Most would believe he had come to remind the deer their solitary prince still watched over them from afar; the bucks perhaps were reminded their respect of the crown they might one day shoulder if they kept their wits quick and their legs quicker.
But she knew why he had come.
She pressed forward down the knoll and into the vale, the only deer to move amid the utter stillness.
She watched as the Great Prince crossed between the silent stags and paused before their son; their little Bambi. He turned his head and studied the little prince with solemn brown eyes. She felt her heart might burst with pride as Bambi met his father's gaze. The Great Prince and little prince. Her princes. Meeting at last.
Bambi tilted his head and the Great Prince turned his ears full on his son, but made no remark. Silence reigned on the meadow. His eyes flickered over their innocent son's head and looked directly into her eyes. The expression did not change, but she saw the gleam in his eye and she smiled despite herself; falling in love with him all over again.
The Great Prince turned a moment later, head erect, as he threaded his way back to the forests of the mountain. The sedation of the serious encounter lifted in his wake and the bucks calmed to join the does grazing, the fawns returned to their play, and the Great Prince disappeared into the wilds.
"He stopped and looked at me," Bambi said, his eyes wide and voice full of a tremulous reverence.
"Yes, I know," she said, her heart still swollen from the wordless exchange.
"Why did everyone go still when he came on the meadow?"
"Everyone respects him. For of all the deer in the forest, not one has lived half so long. He's very brave and very wise." She raised her eyes to the trees growing up the mountain and saw the Great Prince walk through them. "That's why he's known as the Great Prince of the forest."
Bambi followed her gaze and his ears swiveled forward as he tilted his head to one side.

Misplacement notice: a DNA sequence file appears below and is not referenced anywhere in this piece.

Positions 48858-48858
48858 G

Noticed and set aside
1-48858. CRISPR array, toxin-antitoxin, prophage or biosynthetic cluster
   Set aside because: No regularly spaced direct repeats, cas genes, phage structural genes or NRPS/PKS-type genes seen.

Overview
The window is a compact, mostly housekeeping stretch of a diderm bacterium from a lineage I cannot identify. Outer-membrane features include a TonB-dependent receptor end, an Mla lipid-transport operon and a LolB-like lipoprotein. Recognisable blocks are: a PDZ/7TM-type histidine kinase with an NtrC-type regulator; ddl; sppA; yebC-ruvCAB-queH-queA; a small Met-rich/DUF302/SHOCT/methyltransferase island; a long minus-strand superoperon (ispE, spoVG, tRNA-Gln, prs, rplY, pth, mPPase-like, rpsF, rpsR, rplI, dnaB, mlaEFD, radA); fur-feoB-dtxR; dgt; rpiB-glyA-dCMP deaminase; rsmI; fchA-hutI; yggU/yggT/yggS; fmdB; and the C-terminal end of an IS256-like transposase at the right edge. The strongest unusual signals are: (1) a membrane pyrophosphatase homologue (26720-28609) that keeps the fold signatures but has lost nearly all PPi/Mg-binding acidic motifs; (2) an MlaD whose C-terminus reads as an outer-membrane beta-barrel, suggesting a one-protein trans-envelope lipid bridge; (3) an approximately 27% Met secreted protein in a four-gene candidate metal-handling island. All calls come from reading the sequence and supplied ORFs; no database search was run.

"I hope to be big and strong like him someday," Bambi declared, striding forward with as much poise as he could muster. She smiled lovingly at her son.
"You will be," she murmured, but his composure was already broken by a fresh new game of chase when Faline sprinted past. He leapt after her and the fawns rounded past the cattails and out of sight.
She walked back up the hill to meet Aunt Ena for a proper discussion of the sweeter grasses that sprouted that spring, old Nettla's temper as sharp but accurate when dealing with the younger does, and the display of the young bucks so early in the season.
They conversed what only seemed a moment or two when a great panic swept the herd.
Hooves thundered over the meadow as lithe bodies twisted and leapt full tilt to the safety of the lowland forest. Rabbits and squirrels darted their way haphazardly between the pounding hooves of the fleeing deer. Birds shrieked and screamed as they took flight, sounding the alarm no animal wanted to hear.
MAN. MAN. MAN.
Her heart leapt into her throat, choking her.
Aunt Ena had already thrown herself down the hill in search of her daughter.
She followed after barely dodging the rush of bodies sailing past. A pheasant nearly struck her full in the face just as she sidestepped a pair of charging stags; their swaggering airs all but forgotten.